Nearby words

  1. truth-value gap,
  2. truthful,
  3. truthfully,
  4. truthiness,
  5. truths,
  6. try line,
  7. try on,
  8. try one's hand,
  9. try one's patience,
  10. try out

Idioms

    give it the old college try, Informal. to make a sincere effort: I gave it the old college try and finally found an apartment.
    try it/that on, Chiefly British Informal.
    1. to put on airs: She's been trying it on ever since the inheritance came through.
    2. to be forward or presumptuous, especially with a member of the opposite sex: She avoided him after he'd tried it on with her.

Origin of try

1250–1300; Middle English trien to try (a legal case) < Anglo-French trier, Old French: to sift, cull, of uncertain origin

SYNONYMS FOR try
1, 10. Try, attempt, endeavor, strive all mean to put forth an effort toward a specific end. Try is the most often used and most general term: to try to decipher a message; to try hard to succeed. Attempt, often interchangeable with try, sometimes suggests the possibility of failure and is often used in reference to more serious or important matters: to attempt to formulate a new theory of motion. Endeavor emphasizes serious and continued exertion of effort, sometimes aimed at dutiful or socially appropriate behavior: to endeavor to fulfill one's obligations. Strive, stresses persistent, vigorous, even strenuous effort, often in the face of obstacles: to strive to overcome a handicap.

Related formspre·try, verb (used with object), pre·tried, pre·try·ing.re·try, verb, re·tried, re·try·ing.

Usage note

10. Try followed by and instead of to has been in standard use since the 17th century: The Justice Department has decided to try and regulate jury-selection practices. The construction occurs only with the base form try, not with tries or tried or trying. Although some believe that try and is less formal than try to, both patterns occur in all types of speech and writing.

Dictionary.com Unabridged Based on the Random House Unabridged Dictionary, © Random House, Inc. 2019


British Dictionary definitions for try out

try out

verb (adverb)

(tr) to test or put to experimental useI'm going to try the new car out
(when intr, usually foll by for) US and Canadian (of an athlete, actor, etc) to undergo a test or to submit (an athlete, actor, etc) to a test to determine suitability for a place in a team, an acting role, etc

noun tryout

mainly US and Canadian a trial or test, as of an athlete or actor

try

verb tries, trying or tried

(when tr, may take an infinitive, sometimes with to replaced by and) to make an effort or attempthe tried to climb a cliff
(tr often foll by out) to sample, test, or give experimental use to (something) in order to determine its quality, worth, etctry her cheese flan
(tr) to put strain or stress onhe tries my patience
(tr; often passive) to give pain, affliction, or vexation to: I have been sorely tried by those children
  1. to examine and determine the issues involved in (a cause) in a court of law
  2. to hear evidence in order to determine the guilt or innocence of (an accused)
  3. to sit as judge at the trial of (an issue or person)
(tr) to melt (fat, lard, etc) in order to separate out impurities
(tr usually foll by out) obsolete to extract (a material) from an ore, mixture, etc, usually by heat; refine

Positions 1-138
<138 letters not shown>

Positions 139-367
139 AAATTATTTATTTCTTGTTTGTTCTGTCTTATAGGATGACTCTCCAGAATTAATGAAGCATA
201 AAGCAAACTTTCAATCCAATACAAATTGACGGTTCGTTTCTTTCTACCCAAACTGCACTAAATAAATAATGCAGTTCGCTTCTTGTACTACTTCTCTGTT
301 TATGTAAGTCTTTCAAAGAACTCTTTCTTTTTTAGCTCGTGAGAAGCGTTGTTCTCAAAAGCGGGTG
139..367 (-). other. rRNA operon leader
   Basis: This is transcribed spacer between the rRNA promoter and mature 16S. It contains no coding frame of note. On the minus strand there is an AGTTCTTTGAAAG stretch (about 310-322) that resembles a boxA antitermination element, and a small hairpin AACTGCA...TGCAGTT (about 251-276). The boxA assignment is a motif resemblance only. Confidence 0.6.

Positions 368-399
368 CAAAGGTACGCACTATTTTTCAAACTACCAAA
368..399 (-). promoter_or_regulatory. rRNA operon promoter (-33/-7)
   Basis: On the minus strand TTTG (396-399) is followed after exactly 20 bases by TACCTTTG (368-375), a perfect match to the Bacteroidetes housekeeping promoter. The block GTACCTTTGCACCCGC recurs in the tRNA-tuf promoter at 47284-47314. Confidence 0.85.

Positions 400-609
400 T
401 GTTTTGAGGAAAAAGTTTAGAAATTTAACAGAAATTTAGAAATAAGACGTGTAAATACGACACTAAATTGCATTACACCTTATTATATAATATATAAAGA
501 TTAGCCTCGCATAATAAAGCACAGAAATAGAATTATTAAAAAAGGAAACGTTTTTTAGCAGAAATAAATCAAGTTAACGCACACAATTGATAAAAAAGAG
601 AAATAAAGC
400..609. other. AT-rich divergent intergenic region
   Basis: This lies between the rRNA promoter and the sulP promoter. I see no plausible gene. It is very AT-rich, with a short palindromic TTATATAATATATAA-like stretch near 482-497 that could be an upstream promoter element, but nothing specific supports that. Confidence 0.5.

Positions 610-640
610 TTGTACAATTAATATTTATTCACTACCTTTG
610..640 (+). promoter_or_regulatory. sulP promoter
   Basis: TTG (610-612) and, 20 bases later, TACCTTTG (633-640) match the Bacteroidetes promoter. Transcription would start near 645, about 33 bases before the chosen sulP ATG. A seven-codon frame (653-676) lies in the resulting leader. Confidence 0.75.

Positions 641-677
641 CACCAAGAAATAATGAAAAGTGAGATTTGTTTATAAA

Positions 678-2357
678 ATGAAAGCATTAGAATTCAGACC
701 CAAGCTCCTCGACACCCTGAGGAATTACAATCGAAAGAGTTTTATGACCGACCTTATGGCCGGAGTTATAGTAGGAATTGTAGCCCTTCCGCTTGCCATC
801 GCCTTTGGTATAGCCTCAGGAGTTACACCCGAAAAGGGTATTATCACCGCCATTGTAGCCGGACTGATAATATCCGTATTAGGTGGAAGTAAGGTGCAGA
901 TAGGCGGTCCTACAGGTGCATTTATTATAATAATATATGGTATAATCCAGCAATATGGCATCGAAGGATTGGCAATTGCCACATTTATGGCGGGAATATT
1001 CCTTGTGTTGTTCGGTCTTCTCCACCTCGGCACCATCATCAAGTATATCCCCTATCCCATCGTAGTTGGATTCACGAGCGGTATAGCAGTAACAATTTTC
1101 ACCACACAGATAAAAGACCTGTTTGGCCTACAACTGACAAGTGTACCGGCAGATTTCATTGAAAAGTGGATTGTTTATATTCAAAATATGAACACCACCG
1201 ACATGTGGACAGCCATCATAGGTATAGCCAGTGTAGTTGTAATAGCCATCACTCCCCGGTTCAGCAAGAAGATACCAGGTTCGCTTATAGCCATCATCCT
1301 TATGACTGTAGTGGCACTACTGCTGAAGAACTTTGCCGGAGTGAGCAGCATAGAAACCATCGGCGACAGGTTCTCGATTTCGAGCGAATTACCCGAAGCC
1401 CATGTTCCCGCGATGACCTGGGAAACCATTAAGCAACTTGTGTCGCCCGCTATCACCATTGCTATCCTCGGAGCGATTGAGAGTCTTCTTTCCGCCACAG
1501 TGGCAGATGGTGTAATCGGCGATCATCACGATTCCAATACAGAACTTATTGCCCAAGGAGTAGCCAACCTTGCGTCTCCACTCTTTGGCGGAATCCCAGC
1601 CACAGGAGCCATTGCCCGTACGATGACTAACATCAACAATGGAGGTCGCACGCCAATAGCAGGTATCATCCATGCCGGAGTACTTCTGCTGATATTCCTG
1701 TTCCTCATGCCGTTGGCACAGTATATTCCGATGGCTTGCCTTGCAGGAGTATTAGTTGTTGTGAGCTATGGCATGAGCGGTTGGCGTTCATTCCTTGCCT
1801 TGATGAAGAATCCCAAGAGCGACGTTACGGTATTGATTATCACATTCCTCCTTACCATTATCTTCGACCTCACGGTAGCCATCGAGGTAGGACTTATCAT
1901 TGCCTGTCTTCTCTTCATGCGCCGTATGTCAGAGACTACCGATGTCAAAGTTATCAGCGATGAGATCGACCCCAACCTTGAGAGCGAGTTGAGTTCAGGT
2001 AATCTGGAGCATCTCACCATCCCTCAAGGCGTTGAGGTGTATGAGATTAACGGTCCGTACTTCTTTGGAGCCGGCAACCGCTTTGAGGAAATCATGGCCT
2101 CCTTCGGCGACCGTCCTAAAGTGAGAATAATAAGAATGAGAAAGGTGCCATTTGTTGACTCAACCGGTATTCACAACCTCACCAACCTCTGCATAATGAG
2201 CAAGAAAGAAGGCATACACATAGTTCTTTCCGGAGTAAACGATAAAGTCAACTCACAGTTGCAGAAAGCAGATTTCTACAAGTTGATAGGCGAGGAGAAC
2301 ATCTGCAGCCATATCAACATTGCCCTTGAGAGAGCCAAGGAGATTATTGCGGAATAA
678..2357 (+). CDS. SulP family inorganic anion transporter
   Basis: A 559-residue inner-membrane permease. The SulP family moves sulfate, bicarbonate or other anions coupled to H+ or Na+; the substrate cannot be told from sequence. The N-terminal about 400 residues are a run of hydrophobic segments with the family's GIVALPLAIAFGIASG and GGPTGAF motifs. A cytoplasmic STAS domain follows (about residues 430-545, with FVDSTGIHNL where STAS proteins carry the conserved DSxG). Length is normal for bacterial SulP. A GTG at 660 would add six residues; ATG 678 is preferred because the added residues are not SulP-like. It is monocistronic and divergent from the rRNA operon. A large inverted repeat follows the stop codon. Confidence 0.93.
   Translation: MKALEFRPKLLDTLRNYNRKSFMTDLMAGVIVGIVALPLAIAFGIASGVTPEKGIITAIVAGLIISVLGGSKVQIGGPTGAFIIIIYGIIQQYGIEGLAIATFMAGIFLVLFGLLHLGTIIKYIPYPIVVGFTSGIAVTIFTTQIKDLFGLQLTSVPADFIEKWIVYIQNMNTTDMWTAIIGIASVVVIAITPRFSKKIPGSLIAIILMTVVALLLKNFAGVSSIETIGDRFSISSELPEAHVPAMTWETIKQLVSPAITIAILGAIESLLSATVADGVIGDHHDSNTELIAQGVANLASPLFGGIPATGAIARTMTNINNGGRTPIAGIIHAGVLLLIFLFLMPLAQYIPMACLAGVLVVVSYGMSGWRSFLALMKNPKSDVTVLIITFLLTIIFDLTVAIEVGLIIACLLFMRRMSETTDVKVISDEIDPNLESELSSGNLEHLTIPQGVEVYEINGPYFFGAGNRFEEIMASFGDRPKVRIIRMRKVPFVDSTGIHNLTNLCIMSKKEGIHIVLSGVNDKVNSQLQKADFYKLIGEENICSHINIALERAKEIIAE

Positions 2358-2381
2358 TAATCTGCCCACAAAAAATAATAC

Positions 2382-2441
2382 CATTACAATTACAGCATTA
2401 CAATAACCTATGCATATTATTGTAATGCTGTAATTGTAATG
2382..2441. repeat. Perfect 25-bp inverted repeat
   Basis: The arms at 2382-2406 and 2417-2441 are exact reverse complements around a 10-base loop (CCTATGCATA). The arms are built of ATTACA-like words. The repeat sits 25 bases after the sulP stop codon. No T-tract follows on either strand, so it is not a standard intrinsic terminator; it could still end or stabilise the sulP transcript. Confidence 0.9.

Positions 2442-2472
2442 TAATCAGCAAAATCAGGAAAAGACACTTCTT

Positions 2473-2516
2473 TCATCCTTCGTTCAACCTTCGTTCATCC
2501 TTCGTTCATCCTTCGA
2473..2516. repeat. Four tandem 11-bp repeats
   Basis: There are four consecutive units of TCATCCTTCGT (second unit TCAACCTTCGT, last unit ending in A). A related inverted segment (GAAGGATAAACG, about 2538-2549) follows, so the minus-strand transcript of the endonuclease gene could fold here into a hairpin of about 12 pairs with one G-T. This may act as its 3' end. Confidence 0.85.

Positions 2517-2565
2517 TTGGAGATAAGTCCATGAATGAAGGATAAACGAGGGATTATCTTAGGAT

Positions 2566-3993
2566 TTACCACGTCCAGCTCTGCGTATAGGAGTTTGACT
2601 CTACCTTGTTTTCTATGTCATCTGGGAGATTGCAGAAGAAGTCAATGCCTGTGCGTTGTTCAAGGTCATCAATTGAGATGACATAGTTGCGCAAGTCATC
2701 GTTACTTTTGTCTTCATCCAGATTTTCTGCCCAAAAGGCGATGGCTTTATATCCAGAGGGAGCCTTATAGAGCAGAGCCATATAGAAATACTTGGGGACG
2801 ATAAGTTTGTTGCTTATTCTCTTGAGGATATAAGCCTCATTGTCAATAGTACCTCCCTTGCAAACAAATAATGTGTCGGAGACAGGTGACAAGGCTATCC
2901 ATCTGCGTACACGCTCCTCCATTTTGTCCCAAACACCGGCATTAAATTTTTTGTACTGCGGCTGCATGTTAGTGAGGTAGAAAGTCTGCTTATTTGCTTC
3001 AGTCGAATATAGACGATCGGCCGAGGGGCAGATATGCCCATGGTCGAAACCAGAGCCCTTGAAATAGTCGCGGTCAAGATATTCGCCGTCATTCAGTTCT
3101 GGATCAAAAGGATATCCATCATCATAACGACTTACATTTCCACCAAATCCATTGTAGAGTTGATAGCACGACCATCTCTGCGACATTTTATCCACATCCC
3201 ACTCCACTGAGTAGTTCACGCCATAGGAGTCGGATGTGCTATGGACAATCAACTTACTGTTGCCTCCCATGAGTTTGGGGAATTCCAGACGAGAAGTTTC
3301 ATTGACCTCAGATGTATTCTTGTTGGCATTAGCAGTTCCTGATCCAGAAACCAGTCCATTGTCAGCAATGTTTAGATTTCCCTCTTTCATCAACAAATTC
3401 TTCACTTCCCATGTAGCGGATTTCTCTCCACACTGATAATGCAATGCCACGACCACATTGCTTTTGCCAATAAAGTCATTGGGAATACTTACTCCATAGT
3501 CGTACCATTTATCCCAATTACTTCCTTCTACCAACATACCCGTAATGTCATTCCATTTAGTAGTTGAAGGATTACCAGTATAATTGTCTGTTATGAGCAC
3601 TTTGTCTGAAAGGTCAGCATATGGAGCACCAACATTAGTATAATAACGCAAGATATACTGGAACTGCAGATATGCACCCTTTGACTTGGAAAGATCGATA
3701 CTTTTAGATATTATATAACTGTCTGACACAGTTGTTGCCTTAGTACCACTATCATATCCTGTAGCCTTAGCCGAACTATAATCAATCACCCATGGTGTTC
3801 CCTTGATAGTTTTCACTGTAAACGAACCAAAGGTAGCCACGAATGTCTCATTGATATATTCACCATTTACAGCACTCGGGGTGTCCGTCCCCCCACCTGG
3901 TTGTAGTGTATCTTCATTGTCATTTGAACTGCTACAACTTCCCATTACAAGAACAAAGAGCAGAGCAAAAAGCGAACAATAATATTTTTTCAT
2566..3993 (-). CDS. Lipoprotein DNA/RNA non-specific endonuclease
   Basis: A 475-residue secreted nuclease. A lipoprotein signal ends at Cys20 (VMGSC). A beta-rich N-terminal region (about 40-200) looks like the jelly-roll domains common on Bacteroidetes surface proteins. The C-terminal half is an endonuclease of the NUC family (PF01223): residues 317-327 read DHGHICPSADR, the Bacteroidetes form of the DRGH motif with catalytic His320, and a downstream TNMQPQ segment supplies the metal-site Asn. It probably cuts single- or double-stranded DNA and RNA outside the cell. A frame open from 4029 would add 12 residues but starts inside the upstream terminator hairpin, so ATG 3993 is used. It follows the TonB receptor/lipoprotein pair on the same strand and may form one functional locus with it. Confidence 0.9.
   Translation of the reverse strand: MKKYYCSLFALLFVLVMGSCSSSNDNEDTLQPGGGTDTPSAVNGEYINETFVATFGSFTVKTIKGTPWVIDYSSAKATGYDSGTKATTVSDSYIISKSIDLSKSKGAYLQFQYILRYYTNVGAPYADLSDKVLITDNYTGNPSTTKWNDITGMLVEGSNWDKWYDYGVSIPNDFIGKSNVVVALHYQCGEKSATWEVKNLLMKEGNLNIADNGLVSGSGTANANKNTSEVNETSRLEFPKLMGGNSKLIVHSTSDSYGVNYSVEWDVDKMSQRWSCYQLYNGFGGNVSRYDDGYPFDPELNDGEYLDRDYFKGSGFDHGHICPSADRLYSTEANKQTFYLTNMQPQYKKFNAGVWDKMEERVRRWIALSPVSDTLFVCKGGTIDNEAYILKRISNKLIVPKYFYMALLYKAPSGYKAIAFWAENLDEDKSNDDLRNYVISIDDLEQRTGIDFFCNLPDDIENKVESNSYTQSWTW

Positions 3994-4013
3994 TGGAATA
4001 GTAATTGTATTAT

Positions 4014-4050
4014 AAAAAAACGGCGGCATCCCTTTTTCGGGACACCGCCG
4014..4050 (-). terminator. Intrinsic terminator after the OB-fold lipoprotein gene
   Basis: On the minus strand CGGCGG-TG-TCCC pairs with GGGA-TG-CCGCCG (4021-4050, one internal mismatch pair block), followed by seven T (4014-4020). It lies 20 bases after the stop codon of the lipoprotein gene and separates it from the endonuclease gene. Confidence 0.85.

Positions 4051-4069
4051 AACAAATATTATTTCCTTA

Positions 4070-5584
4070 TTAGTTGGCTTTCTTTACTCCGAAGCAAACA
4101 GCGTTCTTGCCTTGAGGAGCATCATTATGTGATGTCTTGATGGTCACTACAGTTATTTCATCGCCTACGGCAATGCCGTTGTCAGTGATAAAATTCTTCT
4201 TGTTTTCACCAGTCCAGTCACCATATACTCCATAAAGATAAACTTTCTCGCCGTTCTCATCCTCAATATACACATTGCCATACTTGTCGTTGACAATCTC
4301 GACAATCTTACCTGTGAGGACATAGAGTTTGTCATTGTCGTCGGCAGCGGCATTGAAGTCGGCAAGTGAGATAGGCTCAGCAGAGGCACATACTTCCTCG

noun plural tries

an experiment or trial
an attempt or effort
rugby the act of an attacking player touching the ball down behind the opposing team's goal line, scoring five or, in Rugby League, four points
Also called: try for a point American football an attempt made after a touchdown to score an extra point by kicking a goal or, for two extra points, by running the ball or completing a pass across the opponents' goal line
See also try on, try out

Word Origin for try

C13: from Old French trier to sort, sift, of uncertain origin

usage

The use of and instead of to after try is very common, but should be avoided in formal writing: we must try to prevent (not try and prevent) this happening

Collins English Dictionary - Complete & Unabridged 2012 Digital Edition © William Collins Sons & Co. Ltd. 1979, 1986 © HarperCollins Publishers 1998, 2000, 2003, 2005, 2006, 2007, 2009, 2012

Word Origin and History for try out

try

v.

c.1300, "examine judiciously, sit in judgment of," from Anglo-French trier (late 13c.), from Old French trier "to pick out, cull" (12c.), from Gallo-Romance *triare, of unknown origin. The ground sense is "separate out (the good) by examination." Meaning "to test" is first recorded mid-14c.; that of "attempt to do" is from early 14c. Sense of "to subject to some strain" (of patience, endurance, etc.) is recorded from 1530s. Trying "distressing" is first attested 1718. To try (something) on for size in the figurative sense is recorded from 1956.

Online Etymology Dictionary, © 2010 Douglas Harper

Medicine definitions for try out

Try

abbr.

tryptophan

The American Heritage® Stedman's Medical Dictionary Copyright © 2002, 2001, 1995 by Houghton Mifflin Company. Published by Houghton Mifflin Company.

Idioms and Phrases with try out

try out

1

Undergo a qualifying test, as for an athletic team. For example, I'm trying out for the basketball team. [Mid-1900s]

2

Test or use experimentally, as in They're trying out new diesels, or We're trying out this new margarine. [Late 1800s]

try

In addition to the idioms beginning with try

  • try on
  • try one's hand
  • try one's patience
  • try out

also see:

  • old college try

Also see undertried.

The American Heritage® Idioms Dictionary Copyright © 2002, 2001, 1995 by Houghton Mifflin Harcourt Publishing Company. Published by Houghton Mifflin Harcourt Publishing Company.